|Three-Cent Pieces - COPPER-NICKEL, Proof|
|1869 3CN||NGC PF-67 Ultra Came||Low POPs||$ 5175|
|1873 CLOSED 3 3CN||NGC PF-67 Cameo||Low POPs||4255|
|1877 3CN||PCGS PR-65||3620|
|1888 3CN||PCGS PR-67 CA||1065|
|Five-Cent Pieces - Shield, NO RAYS, Proof|
|1877 5C||NGC PF-66 Cameo||$ 5520|
|Five-Cent Pieces - Buffalo, TYPE 1|
|1913 Type 1 5C||PCGS MS-67||$ 920|
|Five-Cent Pieces - Buffalo, TYPE 2|
|1915 5C||PCGS MS-66||blue: 600||$ 660|
|1925 5C||NGC MS-67||3965|
|1931-S 5C||PCGS MS-66||560|
|Five-Cent Pieces - Jefferson|
|1939 S REV OF 38 5C||NGC MS-67 5FS||Low POPs, grey: 800||$ 920|
The first nickel coinage struck was the three cent nickel piece. They were minted to replace the three cent silver coinage and were struck exclusively at the Philadelphia Mint from 1865 to 1889.
The Act of May 16, 1866, made possible the striking of the shield nickel. A type with rays extending between the stars on the reverse was minted for two years, 1866 and 1867. Later in 1867, the rays were eliminated and striking of the shield nickel continued through 1883.
1883 saw a design change to that of the "Liberty Head" type. The first year of issue was minted in two types, the without cents and the with cents. Cents was added to eliminate the practice of gold-plating the without cents type and selling them as five dollar gold pieces. Liberty Nickels were minted from 1883 to 1913. Only FIVE 1913 Liberty Nickels were struck and all were originally owned by Col. E. H. R. Green. These have been dispersed and are now in individual collections. The 1913 was not a regular issue and was never placed into circulation.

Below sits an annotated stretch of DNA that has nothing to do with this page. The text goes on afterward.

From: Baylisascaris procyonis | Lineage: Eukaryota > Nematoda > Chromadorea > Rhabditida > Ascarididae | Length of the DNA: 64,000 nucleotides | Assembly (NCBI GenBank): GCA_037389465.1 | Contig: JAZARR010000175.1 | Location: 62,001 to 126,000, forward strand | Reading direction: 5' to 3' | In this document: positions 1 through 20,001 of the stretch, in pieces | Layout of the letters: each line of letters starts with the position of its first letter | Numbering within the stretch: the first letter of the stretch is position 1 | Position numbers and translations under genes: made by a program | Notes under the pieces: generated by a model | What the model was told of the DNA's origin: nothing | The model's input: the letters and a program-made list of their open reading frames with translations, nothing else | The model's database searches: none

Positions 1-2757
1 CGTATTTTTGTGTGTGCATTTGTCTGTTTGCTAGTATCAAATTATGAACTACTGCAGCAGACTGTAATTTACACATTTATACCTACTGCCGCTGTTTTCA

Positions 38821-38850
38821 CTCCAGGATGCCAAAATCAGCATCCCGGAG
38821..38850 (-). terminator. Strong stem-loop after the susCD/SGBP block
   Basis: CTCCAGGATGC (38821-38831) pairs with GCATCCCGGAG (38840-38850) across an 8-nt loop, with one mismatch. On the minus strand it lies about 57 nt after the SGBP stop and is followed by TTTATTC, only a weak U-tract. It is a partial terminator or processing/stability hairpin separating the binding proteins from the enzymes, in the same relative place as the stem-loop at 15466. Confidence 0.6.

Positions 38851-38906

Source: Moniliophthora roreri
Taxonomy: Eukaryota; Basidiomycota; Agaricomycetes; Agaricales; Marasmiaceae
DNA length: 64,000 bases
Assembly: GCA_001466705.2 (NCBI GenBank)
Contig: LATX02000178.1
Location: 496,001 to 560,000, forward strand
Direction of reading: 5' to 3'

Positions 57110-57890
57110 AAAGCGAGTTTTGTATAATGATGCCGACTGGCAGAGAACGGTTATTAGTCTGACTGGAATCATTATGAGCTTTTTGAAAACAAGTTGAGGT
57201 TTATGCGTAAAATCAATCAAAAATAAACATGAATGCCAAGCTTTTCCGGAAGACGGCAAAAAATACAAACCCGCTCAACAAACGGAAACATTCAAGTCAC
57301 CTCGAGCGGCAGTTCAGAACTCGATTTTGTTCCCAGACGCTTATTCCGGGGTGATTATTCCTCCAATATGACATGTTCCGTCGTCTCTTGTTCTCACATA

Production of the Buffalo nickel started in 1913. Its first year of issue saw two types: the first showing the bison on a mound and the second with the base redesigned to a thinner, straight line. Three different Indians were used as models while the bison was modeled after "Black Diamond" in the New York Zoological Gardens. Buffalo Nickels were minted from 1913 through 1938.
The Jefferson nickel was first minted in 1938 and is still being struck today. October 8, 1942 saw the issuance of the wartime five-cent piece composed of 56% copper, 35% silver, and 9% manganese. These war nickels were issued to eliminate nickel, a critical war material and can be distinguished by the larger mint mark placed above the dome of the capitol on the reverse. The letter "P" for Philadelphia was used for the first time indicating the change of alloy.